A messy sexual assault case in China is over. But a broader debate has begun

Society & Culture

The case that has caused a reckoning in China's #MeToo movement.

Bao Yuming

One of the most closely watched #MeToo-related legal battles in China — pitting a successful lawyer-turned-businessman against his teenage foster daughter, who accused her adoptive father of repeatedly sexually assaulting her since she was 14 — came to an end on September 17, when China’s top prosecutor ruled the girl’s allegations were unsubstantiated.

According to a statement (in Chinese) released by the Supreme People’s Procuratorate today, after a more than five-month investigation, the court decided that the evidence submitted by the alleged victim, identified as Hán 韩, was not sufficient to support her rape charges against Bào Yùmíng 鲍毓明, a 48-year-old lawyer who also served as a high-ranking director at two large companies.

The document also included a surprising piece of information: Han was no longer a minor when she met Bao. The investigators said that Han was actually born in October 1997, rather than August 2001, as indicated on her household registration, which made her a legal adult when she reached out to Bao in 2015 in response to his online post about seeking to adopt a daughter.

About seven months before the “informal” adoption happened, with help from her parents, Han fabricated a birth certificate and successfully altered her age to be four years younger than she actually was. During their four-year relationship, Bao was completely in the dark about Han’s true age.

Putting a definition on the dynamics between Bao and Han, the ruling said, “Han had the ability to defend herself from unwanted sex and testify. Han’s account about Bao using violent means to sexually abuse her, accompanied with the submitted material evidence related to the case, are not consistent with the facts.” The document also revealed that before the pair broke up in June 2019, all the sexual assault complaints made by Han were in connection with problems in their relationship that were not related to abuse.

While the legal case was dismissed, Han’s allegations did come with some consequences. This morning, China’s Ministry of Public Security announced that Bao, who secretly holds an American citizenship, would be deported from the country. His license to practice law in China would be revoked, too. Meanwhile, 12 officials in Anhui Province have received various degrees of penalties because of Han altering her age on official documents.

The shocking conclusion is the latest, and very likely final, chapter in what’s been one of the defining stories of China’s #MeToo movement. Since Han first came forward in April with sexual abuse allegations against Bao, her accounts — replete with harrowing details and emotional transparency — have convinced the entire nation that she was telling the truth, and that Bao had to be held accountable for his behavior.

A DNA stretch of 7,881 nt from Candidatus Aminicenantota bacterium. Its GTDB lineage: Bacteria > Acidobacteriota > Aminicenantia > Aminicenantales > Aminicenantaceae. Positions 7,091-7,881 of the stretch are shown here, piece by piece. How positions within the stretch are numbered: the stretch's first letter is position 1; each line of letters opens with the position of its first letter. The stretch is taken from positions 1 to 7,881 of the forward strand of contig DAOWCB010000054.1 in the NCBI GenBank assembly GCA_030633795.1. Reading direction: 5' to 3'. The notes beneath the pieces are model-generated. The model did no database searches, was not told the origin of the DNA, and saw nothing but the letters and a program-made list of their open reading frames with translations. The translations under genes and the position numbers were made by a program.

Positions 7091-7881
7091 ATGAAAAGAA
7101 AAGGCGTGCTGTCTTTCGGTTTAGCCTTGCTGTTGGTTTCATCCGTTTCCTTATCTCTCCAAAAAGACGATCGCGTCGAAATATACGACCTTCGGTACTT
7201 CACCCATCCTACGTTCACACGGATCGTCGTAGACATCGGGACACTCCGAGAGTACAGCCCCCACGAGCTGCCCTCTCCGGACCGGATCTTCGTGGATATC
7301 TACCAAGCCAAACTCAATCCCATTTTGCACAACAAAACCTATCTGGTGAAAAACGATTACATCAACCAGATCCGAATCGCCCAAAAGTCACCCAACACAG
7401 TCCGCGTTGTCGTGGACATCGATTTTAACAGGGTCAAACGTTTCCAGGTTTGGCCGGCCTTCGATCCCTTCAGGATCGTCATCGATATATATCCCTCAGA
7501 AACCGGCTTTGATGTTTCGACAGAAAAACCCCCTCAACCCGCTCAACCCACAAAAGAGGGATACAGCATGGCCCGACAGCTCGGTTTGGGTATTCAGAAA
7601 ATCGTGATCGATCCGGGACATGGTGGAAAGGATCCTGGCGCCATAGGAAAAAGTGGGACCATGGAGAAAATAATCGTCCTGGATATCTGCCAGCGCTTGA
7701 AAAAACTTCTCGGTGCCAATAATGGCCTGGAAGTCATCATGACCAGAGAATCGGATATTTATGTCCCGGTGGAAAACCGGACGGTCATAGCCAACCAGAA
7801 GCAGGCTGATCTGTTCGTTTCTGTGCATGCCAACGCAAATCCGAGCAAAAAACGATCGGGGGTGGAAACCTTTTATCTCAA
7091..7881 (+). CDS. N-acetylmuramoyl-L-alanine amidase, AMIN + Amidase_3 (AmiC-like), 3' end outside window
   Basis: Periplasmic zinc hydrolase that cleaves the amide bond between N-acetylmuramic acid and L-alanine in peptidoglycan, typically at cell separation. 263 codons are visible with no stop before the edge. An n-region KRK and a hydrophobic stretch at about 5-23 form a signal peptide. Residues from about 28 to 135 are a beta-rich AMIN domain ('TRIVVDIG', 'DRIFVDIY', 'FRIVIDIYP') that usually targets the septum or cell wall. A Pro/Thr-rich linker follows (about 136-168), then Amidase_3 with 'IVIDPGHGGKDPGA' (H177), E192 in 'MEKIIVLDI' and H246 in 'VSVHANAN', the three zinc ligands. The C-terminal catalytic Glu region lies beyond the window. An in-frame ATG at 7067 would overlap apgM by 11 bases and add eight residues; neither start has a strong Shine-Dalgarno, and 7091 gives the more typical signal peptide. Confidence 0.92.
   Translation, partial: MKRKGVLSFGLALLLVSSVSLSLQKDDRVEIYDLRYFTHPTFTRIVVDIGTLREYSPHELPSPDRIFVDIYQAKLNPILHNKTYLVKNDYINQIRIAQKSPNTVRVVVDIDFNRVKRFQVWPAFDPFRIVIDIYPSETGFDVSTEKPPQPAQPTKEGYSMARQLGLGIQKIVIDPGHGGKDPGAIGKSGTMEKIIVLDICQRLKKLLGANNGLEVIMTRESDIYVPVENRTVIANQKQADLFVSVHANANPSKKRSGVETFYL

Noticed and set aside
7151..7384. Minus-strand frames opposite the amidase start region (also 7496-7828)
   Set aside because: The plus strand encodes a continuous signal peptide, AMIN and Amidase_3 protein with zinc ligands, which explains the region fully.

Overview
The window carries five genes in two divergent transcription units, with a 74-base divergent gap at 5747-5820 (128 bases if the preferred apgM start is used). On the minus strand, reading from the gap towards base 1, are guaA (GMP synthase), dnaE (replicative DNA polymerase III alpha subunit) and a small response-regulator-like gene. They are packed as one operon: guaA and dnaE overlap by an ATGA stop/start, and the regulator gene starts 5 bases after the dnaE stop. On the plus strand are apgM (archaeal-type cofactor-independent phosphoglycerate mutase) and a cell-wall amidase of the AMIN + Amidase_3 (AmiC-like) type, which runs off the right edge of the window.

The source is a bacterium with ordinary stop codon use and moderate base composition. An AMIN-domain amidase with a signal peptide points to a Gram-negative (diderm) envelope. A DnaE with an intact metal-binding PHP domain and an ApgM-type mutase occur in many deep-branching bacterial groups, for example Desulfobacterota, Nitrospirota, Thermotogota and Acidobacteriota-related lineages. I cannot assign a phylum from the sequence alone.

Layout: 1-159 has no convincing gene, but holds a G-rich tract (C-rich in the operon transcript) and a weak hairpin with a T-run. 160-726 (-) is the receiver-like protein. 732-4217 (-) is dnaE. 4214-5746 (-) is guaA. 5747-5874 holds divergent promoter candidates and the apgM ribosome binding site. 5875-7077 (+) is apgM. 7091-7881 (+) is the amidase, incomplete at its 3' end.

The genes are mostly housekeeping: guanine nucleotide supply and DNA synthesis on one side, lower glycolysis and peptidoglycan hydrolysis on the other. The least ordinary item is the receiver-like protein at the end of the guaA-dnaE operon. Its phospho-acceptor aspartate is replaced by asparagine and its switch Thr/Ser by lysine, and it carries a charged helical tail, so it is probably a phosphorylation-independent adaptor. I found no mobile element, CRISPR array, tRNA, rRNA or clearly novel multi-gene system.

In the past few months, Bao has been denying the allegations forcefully. In a social media post made in May, he wrote, “You can fool all the people some of the time. You can fool some people all of the time. But you can’t fool all the people all of the time.”

But his denial backfired miserably and only created an even bigger backlash. Even on days when there weren’t updates on the matter, national attention on the case never ceased, nor did passionate calls for justice.

Internet users in China, especially Han’s supporters, have been struggling to accept the court’s ruling. “I totally didn’t see this coming. I felt betrayed, like a fool,” a Weibo user wrote.

But other observers called for legal action against Han, criticizing her for taking advantage of the public’s tendency to believe alleged victims of sexual abuse. “Han needs to apologize to all the other brave women who actually suffered sexual abuse and decided to speak up!” a Weibo user commented.

Meanwhile, some people have stressed that it’s important not to overlook the fact that Bao engaged in sexual activity with Han while believing she was a teenager. And judging from Bao’s years-long attempt to look for a “foster daughter” through sketchy online posts, Bao is, they argue, an adult who desires teenage girls under the age of consent.

Since the #MeToo movement took off in China in 2018, scores of women have come forward with their accounts of sexual harassment and assault. In the court of public opinion, Chinese internet users usually believe the alleged victim’s stories without any caveats or questions. Han’s case is the first in which there is doubt. It has caused a reckoning in the movement, as people begin to understand that when it comes to #MeToo, not all skepticism needs to be interpreted as hostility.